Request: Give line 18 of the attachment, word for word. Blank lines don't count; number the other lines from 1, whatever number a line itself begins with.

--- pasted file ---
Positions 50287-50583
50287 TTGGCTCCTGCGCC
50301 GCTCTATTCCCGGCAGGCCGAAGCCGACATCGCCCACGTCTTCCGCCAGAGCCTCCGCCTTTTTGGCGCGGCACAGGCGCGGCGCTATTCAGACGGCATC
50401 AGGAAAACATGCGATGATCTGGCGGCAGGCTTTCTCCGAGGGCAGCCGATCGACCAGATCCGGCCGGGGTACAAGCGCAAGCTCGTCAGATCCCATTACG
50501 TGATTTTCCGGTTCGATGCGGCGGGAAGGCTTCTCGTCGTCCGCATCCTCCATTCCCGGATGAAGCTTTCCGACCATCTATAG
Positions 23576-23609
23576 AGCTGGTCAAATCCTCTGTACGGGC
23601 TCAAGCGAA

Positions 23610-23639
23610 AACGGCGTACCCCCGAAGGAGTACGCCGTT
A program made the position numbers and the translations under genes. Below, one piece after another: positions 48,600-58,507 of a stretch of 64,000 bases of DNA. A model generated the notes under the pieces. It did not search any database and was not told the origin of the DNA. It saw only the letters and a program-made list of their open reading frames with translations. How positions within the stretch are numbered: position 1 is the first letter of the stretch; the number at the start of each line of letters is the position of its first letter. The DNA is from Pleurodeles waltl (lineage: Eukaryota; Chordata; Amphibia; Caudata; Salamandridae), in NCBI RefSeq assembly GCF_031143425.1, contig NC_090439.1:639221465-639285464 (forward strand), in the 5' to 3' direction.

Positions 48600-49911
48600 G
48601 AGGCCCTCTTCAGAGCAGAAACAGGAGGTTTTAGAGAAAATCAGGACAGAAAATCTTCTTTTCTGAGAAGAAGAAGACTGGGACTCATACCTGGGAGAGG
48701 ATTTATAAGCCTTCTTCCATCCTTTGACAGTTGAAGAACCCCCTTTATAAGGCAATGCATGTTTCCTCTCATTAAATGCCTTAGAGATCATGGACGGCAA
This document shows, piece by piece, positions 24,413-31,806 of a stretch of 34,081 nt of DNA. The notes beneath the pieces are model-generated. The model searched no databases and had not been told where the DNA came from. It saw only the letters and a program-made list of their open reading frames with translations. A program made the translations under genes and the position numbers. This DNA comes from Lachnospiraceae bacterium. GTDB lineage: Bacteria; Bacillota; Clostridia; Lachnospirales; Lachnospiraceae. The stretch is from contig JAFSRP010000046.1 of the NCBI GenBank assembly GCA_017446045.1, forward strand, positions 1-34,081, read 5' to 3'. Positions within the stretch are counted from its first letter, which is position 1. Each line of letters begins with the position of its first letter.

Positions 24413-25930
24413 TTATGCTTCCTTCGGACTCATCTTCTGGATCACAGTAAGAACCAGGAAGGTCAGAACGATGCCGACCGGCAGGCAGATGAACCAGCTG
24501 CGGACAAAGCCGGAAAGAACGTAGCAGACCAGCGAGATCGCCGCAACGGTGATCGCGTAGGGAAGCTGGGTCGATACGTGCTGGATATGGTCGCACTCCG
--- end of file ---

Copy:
24413 TTATGCTTCCTTCGGACTCATCTTCTGGATCACAGTAAGAACCAGGAAGGTCAGAACGATGCCGACCGGCAGGCAGATGAACCAGCTG